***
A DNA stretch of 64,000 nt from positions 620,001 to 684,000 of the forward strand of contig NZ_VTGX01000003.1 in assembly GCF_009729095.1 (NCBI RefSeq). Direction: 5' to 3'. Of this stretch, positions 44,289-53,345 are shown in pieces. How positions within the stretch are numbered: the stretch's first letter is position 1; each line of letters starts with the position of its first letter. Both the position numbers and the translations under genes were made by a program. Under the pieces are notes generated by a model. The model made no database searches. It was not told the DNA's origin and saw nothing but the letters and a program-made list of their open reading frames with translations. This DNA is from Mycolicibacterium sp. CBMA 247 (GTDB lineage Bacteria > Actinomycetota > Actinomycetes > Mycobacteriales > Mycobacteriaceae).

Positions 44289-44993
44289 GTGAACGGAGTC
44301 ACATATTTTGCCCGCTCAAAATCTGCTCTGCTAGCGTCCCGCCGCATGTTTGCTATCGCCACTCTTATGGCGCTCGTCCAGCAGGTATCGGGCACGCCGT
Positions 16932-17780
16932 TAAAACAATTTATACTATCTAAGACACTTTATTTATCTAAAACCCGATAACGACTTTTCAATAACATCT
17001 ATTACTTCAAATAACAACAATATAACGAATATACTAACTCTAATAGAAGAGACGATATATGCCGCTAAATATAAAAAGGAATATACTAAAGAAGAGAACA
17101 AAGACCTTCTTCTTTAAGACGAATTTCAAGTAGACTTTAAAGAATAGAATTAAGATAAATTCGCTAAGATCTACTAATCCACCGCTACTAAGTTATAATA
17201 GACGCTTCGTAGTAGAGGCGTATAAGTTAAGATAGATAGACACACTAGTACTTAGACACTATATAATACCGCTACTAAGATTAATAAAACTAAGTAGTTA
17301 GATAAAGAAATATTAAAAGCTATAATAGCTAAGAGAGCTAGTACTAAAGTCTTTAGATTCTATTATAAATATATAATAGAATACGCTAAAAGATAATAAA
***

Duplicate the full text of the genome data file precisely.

A DNA stretch of 64,000 nt from positions 620,001 to 684,000 of the forward strand of contig NZ_VTGX01000003.1 in assembly GCF_009729095.1 (NCBI RefSeq). Direction: 5' to 3'. Of this stretch, positions 44,289-53,345 are shown in pieces. How positions within the stretch are numbered: the stretch's first letter is position 1; each line of letters starts with the position of its first letter. Both the position numbers and the translations under genes were made by a program. Under the pieces are notes generated by a model. The model made no database searches. It was not told the DNA's origin and saw nothing but the letters and a program-made list of their open reading frames with translations. This DNA is from Mycolicibacterium sp. CBMA 247 (GTDB lineage Bacteria > Actinomycetota > Actinomycetes > Mycobacteriales > Mycobacteriaceae).

Positions 44289-44993
44289 GTGAACGGAGTC
44301 ACATATTTTGCCCGCTCAAAATCTGCTCTGCTAGCGTCCCGCCGCATGTTTGCTATCGCCACTCTTATGGCGCTCGTCCAGCAGGTATCGGGCACGCCGT
Positions 16932-17780
16932 TAAAACAATTTATACTATCTAAGACACTTTATTTATCTAAAACCCGATAACGACTTTTCAATAACATCT
17001 ATTACTTCAAATAACAACAATATAACGAATATACTAACTCTAATAGAAGAGACGATATATGCCGCTAAATATAAAAAGGAATATACTAAAGAAGAGAACA
17101 AAGACCTTCTTCTTTAAGACGAATTTCAAGTAGACTTTAAAGAATAGAATTAAGATAAATTCGCTAAGATCTACTAATCCACCGCTACTAAGTTATAATA
17201 GACGCTTCGTAGTAGAGGCGTATAAGTTAAGATAGATAGACACACTAGTACTTAGACACTATATAATACCGCTACTAAGATTAATAAAACTAAGTAGTTA
17301 GATAAAGAAATATTAAAAGCTATAATAGCTAAGAGAGCTAGTACTAAAGTCTTTAGATTCTATTATAAATATATAATAGAATACGCTAAAAGATAATAAA